Guest soloist Charles Neville provides a special treat. The second oldest brother of the famed New Orleans musical family, Charles has the most diverse background. His experience on saxophone has included rhythm & blues, funk, jazz, be-bop, popular and even American Indian music. He cites as influences Louis Jordan, Charlie Parker, John Coltrane, Sonny Rollins and Professor Longhair. He’s a popular Berkshires artist, and we’re delighted to have him on the Pittsfield CityJAZZ Festival program for the first time
Samirah’s group includes three of the top rhythm players on the New York scene, all of whom have deep Berkshires connections: Miro Sprague, piano; Mary Ann McSweeney, bass; and Conor Meehan, drums.
Flavours of Malaysia is the setting for many a rising jazz artist, as well as those whose star has already ascended. Acoustically and visually, it’s a “happening” scene. For our jazz festival audience, Flavours is offering special dinner pricing of $15, for your choice among three of their most popular entrees, with stir-fry, curry, and vegetarian options. For the show only, tickets are $25 in advance, $30 on the day of the show. The doors open at 7:45pm, when the special dinner pricing goes into effect.
This event is now sold-out. If you were lucky enough to get tickets, we look forward to seeing you there.
Saturday, Oct. 14: celebrating Dizzy’s centennial
History has produced its share of great artists and great people, and John Birks “Dizzy” Gillespie was both. As a performer, he left behind an incredible record of innovation and inspiration; as a composer, a broad repository of musical masterpieces; and as a man, a legion of friends, colleagues and compatriots who remember him with the same degree of love and esteem they reserve for his work. Those “Dizzy for President” buttons were actually half-serious.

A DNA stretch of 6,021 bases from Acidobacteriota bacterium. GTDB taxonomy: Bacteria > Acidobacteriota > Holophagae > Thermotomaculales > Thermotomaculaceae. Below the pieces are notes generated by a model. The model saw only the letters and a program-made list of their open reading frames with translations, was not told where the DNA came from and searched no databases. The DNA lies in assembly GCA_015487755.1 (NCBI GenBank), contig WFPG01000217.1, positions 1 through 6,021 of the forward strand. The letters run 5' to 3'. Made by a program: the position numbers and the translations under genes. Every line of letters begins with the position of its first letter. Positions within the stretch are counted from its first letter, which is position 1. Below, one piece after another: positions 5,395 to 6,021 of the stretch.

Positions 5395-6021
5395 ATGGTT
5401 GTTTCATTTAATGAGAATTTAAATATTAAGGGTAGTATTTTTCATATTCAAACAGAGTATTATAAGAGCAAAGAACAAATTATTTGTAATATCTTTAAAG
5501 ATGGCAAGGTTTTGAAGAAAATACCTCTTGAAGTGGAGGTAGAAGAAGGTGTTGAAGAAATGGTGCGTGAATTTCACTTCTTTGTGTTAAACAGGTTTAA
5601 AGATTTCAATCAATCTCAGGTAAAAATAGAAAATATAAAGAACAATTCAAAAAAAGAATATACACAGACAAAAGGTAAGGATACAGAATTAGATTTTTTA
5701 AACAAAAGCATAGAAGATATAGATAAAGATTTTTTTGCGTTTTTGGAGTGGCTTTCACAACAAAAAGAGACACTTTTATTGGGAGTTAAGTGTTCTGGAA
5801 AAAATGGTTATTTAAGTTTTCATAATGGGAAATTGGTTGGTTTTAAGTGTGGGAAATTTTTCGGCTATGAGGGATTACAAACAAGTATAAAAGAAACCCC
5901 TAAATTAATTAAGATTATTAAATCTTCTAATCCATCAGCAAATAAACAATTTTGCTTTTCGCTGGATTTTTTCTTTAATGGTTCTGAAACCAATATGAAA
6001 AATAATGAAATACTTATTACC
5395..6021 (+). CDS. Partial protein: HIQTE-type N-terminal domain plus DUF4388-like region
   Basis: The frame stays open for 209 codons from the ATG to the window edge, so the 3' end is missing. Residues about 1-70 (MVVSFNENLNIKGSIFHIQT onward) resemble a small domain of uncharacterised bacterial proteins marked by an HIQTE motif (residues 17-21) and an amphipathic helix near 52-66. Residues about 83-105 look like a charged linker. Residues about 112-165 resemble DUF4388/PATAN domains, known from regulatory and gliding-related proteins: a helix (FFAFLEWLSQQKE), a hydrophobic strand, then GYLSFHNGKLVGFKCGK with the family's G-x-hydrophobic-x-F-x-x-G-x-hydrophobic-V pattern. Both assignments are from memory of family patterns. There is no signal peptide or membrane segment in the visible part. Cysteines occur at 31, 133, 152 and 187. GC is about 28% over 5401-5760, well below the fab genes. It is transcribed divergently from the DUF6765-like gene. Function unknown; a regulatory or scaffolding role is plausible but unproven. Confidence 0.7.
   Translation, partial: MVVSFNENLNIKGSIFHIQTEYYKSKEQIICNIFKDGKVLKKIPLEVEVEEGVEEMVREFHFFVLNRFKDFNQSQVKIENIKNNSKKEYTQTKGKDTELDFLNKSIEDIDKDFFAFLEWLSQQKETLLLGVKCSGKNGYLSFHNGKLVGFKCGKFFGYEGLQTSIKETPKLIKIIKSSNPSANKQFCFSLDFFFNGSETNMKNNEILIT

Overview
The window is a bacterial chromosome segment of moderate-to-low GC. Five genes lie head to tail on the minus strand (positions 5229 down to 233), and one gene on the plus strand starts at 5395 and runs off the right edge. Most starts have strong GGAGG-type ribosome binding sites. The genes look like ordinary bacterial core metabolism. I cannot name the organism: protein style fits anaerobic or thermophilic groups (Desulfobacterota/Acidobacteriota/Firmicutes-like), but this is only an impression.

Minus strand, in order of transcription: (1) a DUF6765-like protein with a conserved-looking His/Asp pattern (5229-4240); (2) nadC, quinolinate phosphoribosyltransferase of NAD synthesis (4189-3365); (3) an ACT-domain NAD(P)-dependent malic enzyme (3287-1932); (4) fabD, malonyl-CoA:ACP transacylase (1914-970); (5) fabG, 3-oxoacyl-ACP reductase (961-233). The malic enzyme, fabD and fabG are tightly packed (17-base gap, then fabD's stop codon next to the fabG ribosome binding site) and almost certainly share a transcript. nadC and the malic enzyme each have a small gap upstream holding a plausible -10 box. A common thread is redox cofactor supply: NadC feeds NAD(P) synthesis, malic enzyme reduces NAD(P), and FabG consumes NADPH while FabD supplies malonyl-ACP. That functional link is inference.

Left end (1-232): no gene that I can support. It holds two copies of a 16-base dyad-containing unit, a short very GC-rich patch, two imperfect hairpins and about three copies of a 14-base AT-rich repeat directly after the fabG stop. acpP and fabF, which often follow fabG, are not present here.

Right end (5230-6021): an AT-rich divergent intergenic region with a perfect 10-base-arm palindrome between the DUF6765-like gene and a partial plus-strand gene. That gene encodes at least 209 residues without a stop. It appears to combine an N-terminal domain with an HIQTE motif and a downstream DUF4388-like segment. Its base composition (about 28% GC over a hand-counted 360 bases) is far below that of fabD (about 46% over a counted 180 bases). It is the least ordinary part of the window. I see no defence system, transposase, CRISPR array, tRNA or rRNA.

Berkshires Jazz celebrates Gillespie’s 100th birthday with a performance by the Dizzy Gillespie Afro-Cuban Experience, a 6-piece ensemble led by his long-term bassist John Lee. The group showcases the unique rhythms and well-loved melodies (such as “Manteca” and “Tin Tin Deo”) of Gillespie’s oeuvre of Cu-Bop, which he developed in the 40s and 50s with Chano Pozo. That music rings every bit as fresh today, which is why
jazz ensembles around the world are still performing it.
And, the expanded repertoire of the Dizzy Gillespie Afro-Cuban Experience also explores the broader world of Latin-American music–the tunes that Dizzy likely would be playing today.
The musicians are drawn from the high-caliber pool of New York-based talent tha